WesternZagros invested in a large, previously unexplored block in the Garmian region in the southeast of the Kurdistan Region of Iraq. Initial surface mapping had shown several exploration prospects.
WesternZagros began speculative survey work in 2005 and signed the first Exploration and Production Sharing Contract with the KRG in 2006. The company conducted its first large seismic survey in 2007, and began drilling its first well, Sarqala-1, in 2008. The complex geology, which includes stacked reservoirs and high formation pressures, made for technically challenging drilling. However, the first four exploration wells between 2008 and 2012 all yielded discoveries.
As well as a high-quality light-oil field at Sarqala, a giant oil and gas field was also discovered at Kurdamir. The Kurdamir-1 well, drilled in November 2009 discovered a large natural gas and condensate accumulation. Subsequent drilling proved the presence of significant oil below the gas, the full extent of which has yet to be delineated.
The forerunner of WesternZagros was formed in 2004 as a wholly owned subsidiary of Canadian publicly traded company Western Oil Sands Inc., and spun off as an independent public company in 2007. WesternZagros traded on the TSX Venture Exchange in Canada for 10 years.
In 2017, a group of investors made a successful offer to the shareholders of WesternZagros Resources Ltd to buy the outstanding shares and today the company is restructured and privately owned. WesternZagros has raised substantial capital to fund its exploration and development activities. By the close of 2020, WesternZagros has invested over US$500 million in the Kurdistan Region of Iraq.
The management team have long histories with the company. Three members of the executive team, CEO Simon Hatfield, CFO Tony Kraljic and MD Exploration Ke Lovan, have been with the company since the Western Oil Sands days.
When WesternZagros began working in the Kurdistan Region, Garmian was a relatively impoverished and underdeveloped area. There was little modern infrastructure, let alone a skilled local workforce. The local community welcomed the company’s arrival and the prospect of economic development in this neglected region.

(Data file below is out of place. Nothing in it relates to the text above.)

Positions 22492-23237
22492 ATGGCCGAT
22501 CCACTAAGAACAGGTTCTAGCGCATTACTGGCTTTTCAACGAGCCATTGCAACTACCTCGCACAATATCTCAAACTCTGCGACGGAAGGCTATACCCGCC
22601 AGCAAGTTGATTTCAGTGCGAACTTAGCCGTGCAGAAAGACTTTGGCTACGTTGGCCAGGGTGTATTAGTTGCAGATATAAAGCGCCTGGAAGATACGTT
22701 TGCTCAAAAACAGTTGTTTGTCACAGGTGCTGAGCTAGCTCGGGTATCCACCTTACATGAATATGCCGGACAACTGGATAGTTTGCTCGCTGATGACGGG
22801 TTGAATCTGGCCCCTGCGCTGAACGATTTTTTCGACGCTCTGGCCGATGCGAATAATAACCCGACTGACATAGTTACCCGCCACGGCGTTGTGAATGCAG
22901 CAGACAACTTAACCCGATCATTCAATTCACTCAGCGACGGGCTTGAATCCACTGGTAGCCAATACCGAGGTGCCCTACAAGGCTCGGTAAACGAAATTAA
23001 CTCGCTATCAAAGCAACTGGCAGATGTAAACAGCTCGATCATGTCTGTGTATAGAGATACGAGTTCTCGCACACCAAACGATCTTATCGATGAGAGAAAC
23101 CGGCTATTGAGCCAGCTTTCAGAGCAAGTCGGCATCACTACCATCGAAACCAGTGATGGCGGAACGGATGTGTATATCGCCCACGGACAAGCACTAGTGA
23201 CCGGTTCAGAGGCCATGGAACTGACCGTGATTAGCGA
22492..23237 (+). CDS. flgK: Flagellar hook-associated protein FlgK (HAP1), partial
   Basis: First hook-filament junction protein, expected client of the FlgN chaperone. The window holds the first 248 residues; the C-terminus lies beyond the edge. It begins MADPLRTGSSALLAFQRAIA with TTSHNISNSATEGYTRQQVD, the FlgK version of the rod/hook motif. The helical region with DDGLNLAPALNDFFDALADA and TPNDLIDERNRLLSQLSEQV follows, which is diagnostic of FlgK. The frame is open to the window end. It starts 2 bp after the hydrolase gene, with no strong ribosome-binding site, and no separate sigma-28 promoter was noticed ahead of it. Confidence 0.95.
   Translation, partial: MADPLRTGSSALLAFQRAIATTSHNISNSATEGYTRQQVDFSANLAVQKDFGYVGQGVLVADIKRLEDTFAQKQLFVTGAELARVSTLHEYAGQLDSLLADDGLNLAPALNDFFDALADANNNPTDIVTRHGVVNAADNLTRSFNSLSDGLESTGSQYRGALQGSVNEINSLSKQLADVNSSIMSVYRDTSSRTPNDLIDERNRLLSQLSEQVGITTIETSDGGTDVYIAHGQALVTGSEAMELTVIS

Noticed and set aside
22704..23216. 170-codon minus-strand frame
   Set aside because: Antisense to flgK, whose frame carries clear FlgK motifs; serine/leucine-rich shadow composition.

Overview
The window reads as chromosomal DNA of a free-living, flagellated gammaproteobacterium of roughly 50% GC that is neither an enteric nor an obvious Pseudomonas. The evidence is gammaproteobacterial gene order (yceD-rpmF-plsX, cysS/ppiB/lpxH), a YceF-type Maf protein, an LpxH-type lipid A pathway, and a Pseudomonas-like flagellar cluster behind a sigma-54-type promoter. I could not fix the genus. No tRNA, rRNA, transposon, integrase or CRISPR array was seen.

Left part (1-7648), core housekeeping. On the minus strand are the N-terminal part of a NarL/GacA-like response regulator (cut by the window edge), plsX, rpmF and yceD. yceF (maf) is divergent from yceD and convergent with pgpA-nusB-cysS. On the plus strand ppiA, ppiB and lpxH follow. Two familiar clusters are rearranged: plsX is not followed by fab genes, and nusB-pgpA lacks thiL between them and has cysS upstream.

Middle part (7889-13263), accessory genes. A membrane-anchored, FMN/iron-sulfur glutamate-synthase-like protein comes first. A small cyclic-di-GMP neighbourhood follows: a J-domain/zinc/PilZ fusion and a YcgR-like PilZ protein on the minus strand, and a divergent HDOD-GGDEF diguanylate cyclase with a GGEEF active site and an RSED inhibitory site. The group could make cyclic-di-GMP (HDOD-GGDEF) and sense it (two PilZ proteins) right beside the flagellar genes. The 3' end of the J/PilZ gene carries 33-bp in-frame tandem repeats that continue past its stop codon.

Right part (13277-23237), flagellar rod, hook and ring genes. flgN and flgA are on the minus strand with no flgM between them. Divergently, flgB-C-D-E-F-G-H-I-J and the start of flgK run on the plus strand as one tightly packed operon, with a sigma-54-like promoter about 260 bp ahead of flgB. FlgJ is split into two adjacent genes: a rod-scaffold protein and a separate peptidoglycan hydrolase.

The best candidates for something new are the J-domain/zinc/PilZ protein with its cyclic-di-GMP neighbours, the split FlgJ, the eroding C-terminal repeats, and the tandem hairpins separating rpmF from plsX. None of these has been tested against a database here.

WesternZagros operated the entire exploration block and made the original discoveries. In 2008, the Kurdistan Regional Government awarded a 40 per cent share in the Block to Talisman Energy, another Canadian company. Following the Kurdamir discovery, in 2011, the Kurdistan Regional Government divided the block into two, calling the new blocks Garmian and Kurdamir. Talisman became operator of the Kurdamir Block and relinquished its position in the Garmian block. Gazprom Neft, a large Russian company, acquired the 40 per cent relinquished share in Garmian, and subsequently became development operator.
In 2015, Talisman’s interests in Kurdamir were acquired by Repsol, a Spanish company, which became the operator. WesternZagros purchased Repsol’s interest in 2019 and restarted field development plan discussions with the Kurdistan Regional Government. The WesternZagros field development plan was approved in 2021 with WesternZagros returning to be operator.
Late in 2013, WesternZagros transferred its attention from exploration to developing its large discoveries. The Kurdistan Regional Government approved a declaration of commerciality for the Sarqala discovery at the beginning of 2014, enabling production to expand beyond the original 5,000 barrels of oil per day.
Exiting Q1 2021, production from Sarqala has exceeded 30,000 barrels per day. The oil is light and sweet, with no hydrogen sulphide, making it a good feedstock for refineries and for blending with other crudes from the Kurdistan Region for export. By the end of 2020, the field had produced over 34 million barrels of high-quality oil.
The lack of pipelines and processing infrastructure in the Garmian area creates a challenge for getting production to market. Production is trucked to the nearest pipeline entry point at Khurmala (the northern part of the Kirkuk field). Sustained production from the much larger Kurdamir discovery will require a significant investment in processing and pipeline infrastructure.